Even going by Uttar Pradesh’s history of susceptibility to communal violence, the horror that has unfolded in the Muzaffarnagar-Shamli region will rank as extraordinary with deaths and displacement on a scale unmatched in recent times. Four months after a local skirmish escalated into a Hindu Jat-Muslim clash leading to deaths on both sides, there is no sign that tensions have abated and much less that the mostly Muslim victims have found the courage to return to their homes in the villages. The administration had admitted to an initial Muslim displacement figure of 51,000, the highest for any communal disturbance in the State. The actual numbers today might be less overwhelming, but by the government’s own account — described as a gross underestimation by some social activists — nearly 5,000 people are still living as refugees in relief camps in the two regions. The government’s acknowledgement that over 1,500 families have refused to return home fearing reprisals, is a commentary in itself and suggests that a good many victims may have left the relief camps only to take refuge in the homes of relatives. Of the conditions in the camps and elsewhere, the less said the better, with winter bringing more hardship to the inmates and reports coming in of infant deaths caused by exposure to the cold.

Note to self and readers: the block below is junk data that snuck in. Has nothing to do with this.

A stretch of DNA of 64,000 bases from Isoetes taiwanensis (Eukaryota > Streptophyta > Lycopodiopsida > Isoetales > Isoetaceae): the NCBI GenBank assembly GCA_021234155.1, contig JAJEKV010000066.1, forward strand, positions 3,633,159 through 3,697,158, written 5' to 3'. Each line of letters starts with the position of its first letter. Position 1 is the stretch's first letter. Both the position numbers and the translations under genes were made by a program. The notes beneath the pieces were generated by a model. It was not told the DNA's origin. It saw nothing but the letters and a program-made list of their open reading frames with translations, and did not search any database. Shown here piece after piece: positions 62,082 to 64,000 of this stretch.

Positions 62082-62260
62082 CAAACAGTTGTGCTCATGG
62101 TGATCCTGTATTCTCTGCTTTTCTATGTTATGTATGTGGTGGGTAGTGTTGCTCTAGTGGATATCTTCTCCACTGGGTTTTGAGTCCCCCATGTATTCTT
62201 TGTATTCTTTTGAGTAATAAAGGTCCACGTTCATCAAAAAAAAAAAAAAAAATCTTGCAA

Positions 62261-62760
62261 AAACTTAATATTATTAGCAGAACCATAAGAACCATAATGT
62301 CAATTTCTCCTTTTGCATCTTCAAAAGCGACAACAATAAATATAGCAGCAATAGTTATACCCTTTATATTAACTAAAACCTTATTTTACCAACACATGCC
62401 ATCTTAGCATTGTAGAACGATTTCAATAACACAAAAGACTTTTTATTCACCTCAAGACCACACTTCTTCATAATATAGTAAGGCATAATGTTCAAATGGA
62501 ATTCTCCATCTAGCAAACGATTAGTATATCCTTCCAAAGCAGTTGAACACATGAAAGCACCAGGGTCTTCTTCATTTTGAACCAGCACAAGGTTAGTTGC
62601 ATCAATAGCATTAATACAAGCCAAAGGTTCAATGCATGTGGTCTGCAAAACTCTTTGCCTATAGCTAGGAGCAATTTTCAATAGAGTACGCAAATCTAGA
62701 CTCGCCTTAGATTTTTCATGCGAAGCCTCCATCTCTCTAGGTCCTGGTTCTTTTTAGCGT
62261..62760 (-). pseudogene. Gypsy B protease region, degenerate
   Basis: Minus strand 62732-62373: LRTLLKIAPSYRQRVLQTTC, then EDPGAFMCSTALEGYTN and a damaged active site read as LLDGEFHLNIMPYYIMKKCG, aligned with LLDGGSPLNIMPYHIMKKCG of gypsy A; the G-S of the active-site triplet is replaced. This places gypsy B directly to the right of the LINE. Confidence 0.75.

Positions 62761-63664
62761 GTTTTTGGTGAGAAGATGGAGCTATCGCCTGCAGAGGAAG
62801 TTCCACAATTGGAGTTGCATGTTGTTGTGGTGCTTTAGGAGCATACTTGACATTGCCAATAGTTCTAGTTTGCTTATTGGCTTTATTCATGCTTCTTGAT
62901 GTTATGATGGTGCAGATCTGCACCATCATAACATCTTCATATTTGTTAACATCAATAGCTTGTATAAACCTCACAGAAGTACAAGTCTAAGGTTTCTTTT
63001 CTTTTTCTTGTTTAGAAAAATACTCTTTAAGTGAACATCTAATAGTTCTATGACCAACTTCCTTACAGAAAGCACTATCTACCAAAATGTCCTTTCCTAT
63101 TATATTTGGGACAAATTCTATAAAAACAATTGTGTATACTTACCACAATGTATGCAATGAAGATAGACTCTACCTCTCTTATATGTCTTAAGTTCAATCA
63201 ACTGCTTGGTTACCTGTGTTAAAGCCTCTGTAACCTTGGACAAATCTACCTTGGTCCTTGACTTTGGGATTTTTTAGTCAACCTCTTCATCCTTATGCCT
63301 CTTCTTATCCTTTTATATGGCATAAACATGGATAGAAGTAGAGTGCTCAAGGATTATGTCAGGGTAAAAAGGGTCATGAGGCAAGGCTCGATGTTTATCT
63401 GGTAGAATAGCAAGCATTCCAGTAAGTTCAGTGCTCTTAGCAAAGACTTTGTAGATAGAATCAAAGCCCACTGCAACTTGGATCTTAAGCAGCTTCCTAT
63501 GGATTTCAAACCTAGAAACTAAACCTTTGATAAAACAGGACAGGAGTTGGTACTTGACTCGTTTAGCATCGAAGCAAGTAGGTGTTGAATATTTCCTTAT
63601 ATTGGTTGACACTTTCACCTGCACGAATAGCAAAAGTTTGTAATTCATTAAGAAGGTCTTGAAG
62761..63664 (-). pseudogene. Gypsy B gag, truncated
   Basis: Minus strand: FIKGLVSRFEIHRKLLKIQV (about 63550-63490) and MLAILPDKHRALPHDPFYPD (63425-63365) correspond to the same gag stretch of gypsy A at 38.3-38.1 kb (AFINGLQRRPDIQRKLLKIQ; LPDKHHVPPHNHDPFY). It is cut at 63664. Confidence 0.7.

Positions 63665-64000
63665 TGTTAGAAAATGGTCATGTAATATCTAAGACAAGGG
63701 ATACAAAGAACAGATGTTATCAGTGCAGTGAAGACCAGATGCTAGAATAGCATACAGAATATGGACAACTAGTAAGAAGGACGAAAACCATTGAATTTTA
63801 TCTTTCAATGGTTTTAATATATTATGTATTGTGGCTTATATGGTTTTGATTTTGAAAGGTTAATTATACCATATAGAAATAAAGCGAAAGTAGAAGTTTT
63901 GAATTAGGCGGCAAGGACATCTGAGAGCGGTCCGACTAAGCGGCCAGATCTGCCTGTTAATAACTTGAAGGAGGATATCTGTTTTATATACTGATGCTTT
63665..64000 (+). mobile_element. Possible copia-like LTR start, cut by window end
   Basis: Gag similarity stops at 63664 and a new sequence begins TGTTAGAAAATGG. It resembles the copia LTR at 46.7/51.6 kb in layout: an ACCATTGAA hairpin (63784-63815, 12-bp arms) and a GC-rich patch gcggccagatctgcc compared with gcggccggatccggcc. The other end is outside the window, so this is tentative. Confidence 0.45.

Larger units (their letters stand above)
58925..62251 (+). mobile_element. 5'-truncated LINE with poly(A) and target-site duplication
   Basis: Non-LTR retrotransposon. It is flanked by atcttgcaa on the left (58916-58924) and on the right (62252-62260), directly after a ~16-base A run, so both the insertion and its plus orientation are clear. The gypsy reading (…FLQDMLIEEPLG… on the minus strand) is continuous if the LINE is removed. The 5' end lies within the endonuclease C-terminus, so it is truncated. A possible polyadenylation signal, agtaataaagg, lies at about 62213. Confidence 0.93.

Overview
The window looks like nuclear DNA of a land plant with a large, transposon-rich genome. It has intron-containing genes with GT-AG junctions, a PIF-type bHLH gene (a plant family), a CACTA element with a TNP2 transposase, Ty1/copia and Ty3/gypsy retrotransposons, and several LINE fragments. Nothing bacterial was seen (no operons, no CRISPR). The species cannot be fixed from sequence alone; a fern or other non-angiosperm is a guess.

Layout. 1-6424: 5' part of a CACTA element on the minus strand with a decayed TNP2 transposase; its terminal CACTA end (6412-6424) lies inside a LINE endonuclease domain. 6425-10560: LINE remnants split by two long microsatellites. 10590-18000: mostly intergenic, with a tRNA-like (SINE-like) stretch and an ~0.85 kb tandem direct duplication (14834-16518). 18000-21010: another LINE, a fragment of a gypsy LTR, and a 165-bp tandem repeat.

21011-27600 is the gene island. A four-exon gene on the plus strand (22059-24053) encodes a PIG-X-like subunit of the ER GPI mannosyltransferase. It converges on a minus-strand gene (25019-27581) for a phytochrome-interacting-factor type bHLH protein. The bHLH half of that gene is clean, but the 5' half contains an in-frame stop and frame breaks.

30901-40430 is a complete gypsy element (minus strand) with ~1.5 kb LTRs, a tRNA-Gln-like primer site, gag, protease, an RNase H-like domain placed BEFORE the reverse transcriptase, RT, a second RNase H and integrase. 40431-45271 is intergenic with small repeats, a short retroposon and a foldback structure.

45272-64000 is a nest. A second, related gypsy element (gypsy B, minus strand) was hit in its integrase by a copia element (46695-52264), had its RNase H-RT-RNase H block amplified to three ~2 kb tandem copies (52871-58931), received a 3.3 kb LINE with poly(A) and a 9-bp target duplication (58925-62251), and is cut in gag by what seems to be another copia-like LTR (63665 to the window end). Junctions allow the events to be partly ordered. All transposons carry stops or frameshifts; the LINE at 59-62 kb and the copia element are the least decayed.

The Akhilesh Yadav government has been tragically remiss in addressing the situation. Indeed, the official abdication has led to the vacuum being filled by Muslim religious groups resulting in communal tensions being kept alive. In late-October, the State government ordered payment of relief at Rs.5 lakh each to about 900 affected families on condition that they sign away their rights to their property in the villages. This is nothing but official sanctification of the communal divide that has been the most worrisome outcome of the violence. Ground reports suggest that Muslim families are investing the money in building ghettos for themselves in rural areas, which have thus far been symbols of harmony. The coming general elections look certain to further vitiate the atmosphere, with the Bharatiya Janata Party and the Samajwadi Party engaged in the politics of polarisation. The BJP recently feted two MLAs accused in the violence on the specious reasoning that nothing had been proved against them. The SP ought to have shown a greater sense of responsibility, if for no reason other than to safeguard a community the party counts among its voters. Sadly, the Manmohan Singh government too has once again let go of the opportunity — in the winter session — to enact an acceptable Communal Violence Bill focussed on the provision of adequate relief and rehabilitation of victims.

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